Letter writing tips

Plan your letter first before you start writing. A sample plan could have the following components:
  1. Introduction: lead in to the issue
  2. Subject: cover all relevant points/facts
  3. Summary and/or conclusion: provide a solution and/or recommendation
Determine your key issue - write it down (eg: stop woodchipping). Make sure your letter addresses the key issue and does not side-track to unrelated issues.

Identify and aim to develop an 'angle' (or theme). For example, you can:
  • respond to a previous letter (either for or against)
  • reference a recently published article
  • refer to a personal experience; what you have seen locally and/or overseas
  • comment on recently announced Government policy
Keep a scratch pad/sheet handy. Jot down any ideas or phrases that appeal to you onto a 'scratch sheet' before you forget them. This is similar to brainstorming.

Write to the level of your target audience. Some newspapers have 'educated' readers (you can use fancy words) while others are more tabloid oriented (keep your letter simpler).

Write a first draft of the letter, slotting in material from your scratch sheet. Make sure that you include text that covers all three sections (introduction/body text/summary).

Re-read your first draft and edit it:
  • Check for grammar, spelling and punctuation mistakes (a wordprocessor is handy for this)
  • Eliminate redundant words
  • Re-sequence sentences or paragraphs to improve continuity.
  • Count the number of words to ensure your letter is not too long (eg 200 or shorter for The Age). Re-edit and further prune and tidy the letter if necessary.

Include your name, address and contact telephone number, and sign the letter. You may be telephoned by the newspaper to check you did actually write the letter.

General points to keep in mind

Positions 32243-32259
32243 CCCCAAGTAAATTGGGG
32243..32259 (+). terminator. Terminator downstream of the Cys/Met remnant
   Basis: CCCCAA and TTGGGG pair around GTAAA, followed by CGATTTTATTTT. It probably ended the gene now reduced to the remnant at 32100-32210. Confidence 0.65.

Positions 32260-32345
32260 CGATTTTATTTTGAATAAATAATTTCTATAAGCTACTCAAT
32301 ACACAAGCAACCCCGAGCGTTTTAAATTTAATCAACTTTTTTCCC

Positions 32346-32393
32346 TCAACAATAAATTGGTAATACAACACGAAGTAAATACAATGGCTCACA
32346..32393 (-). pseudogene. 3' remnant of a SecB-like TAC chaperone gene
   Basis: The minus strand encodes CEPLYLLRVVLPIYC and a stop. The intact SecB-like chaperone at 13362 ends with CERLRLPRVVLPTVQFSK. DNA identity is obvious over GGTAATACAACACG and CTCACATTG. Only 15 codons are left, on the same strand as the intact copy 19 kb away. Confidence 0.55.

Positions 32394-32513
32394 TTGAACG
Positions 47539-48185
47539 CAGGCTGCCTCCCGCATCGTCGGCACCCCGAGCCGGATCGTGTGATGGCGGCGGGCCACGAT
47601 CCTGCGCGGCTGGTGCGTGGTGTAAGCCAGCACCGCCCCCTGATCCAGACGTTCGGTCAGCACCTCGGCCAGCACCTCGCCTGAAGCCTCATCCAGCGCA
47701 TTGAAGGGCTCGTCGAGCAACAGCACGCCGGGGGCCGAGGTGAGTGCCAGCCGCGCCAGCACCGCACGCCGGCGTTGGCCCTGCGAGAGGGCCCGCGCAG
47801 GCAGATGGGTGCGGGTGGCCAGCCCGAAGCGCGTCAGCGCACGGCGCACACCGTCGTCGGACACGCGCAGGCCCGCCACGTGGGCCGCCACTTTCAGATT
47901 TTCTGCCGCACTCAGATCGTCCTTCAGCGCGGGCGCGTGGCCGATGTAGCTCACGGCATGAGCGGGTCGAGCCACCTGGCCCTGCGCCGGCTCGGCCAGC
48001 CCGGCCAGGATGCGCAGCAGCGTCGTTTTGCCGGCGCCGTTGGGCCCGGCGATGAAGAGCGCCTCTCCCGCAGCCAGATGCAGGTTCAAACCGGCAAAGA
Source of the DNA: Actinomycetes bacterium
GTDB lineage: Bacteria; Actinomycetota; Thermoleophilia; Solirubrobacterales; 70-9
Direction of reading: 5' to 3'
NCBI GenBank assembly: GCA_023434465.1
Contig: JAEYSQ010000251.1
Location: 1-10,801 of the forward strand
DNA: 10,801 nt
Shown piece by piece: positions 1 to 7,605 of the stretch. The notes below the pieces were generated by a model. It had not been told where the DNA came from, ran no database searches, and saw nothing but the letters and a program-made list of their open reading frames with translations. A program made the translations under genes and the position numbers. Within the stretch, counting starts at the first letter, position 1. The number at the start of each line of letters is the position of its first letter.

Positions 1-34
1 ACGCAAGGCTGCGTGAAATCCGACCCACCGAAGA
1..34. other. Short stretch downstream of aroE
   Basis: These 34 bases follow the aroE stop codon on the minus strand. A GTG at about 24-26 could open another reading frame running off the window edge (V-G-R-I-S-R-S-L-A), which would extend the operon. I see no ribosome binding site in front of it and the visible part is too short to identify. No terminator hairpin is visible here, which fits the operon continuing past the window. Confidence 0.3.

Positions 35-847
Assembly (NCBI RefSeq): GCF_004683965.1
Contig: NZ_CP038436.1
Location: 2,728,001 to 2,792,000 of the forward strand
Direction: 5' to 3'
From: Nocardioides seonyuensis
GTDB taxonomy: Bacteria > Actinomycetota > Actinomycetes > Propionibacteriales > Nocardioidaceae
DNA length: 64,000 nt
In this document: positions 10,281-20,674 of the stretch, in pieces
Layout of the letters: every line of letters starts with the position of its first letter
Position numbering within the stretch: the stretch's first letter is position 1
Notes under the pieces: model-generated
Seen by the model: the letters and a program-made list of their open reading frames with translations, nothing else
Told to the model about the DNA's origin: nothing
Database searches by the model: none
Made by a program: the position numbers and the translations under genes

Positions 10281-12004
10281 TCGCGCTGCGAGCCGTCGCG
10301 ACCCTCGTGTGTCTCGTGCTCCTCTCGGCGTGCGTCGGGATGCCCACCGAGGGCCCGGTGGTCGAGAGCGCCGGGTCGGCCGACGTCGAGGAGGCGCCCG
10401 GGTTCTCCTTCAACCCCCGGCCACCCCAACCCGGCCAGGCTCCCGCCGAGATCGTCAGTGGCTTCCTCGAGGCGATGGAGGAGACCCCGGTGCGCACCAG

• Bullet points can be useful in the 'body text' to cover all aspects of the issue. They can also assist you to sequence your letter.
  • Avoid 'motherhood statements' such as "woodchipping is bad" (we all know this, we want to know why it is bad).
  • Writing in the first person (noun/verb) is more direct. For example "the cat sat on the mat" is preferable to "the mat was sat on by the cat" (compare number of words).
  • Emphasize key words, phrases or sentences by using bold text. For example "The key issue is that are forests are still being destroyed" can attract the reader's focus where you want it.
  • Use real-life examples or analogies to demonstrate your point(s). This can lend valuable support to your argument(s).
  • Briefly acknowledge the source and date any references. Eg: "Philip Branch's comments on gun control (Age Letters 2/5) are . . . "
  • Avoid statements that might get you sued for libel such as "the minister is a liar".
  • If your letter is not published, telephone the Editor to find out why it wasn't. Ask him/her for suggestions for improvements, and whether they would like another draft.
  • Email or fax the letter rather than posting it to ensure the editor has plenty of time to plan for it to be printed.
See also: Letter writing contacts for details on where to send your letters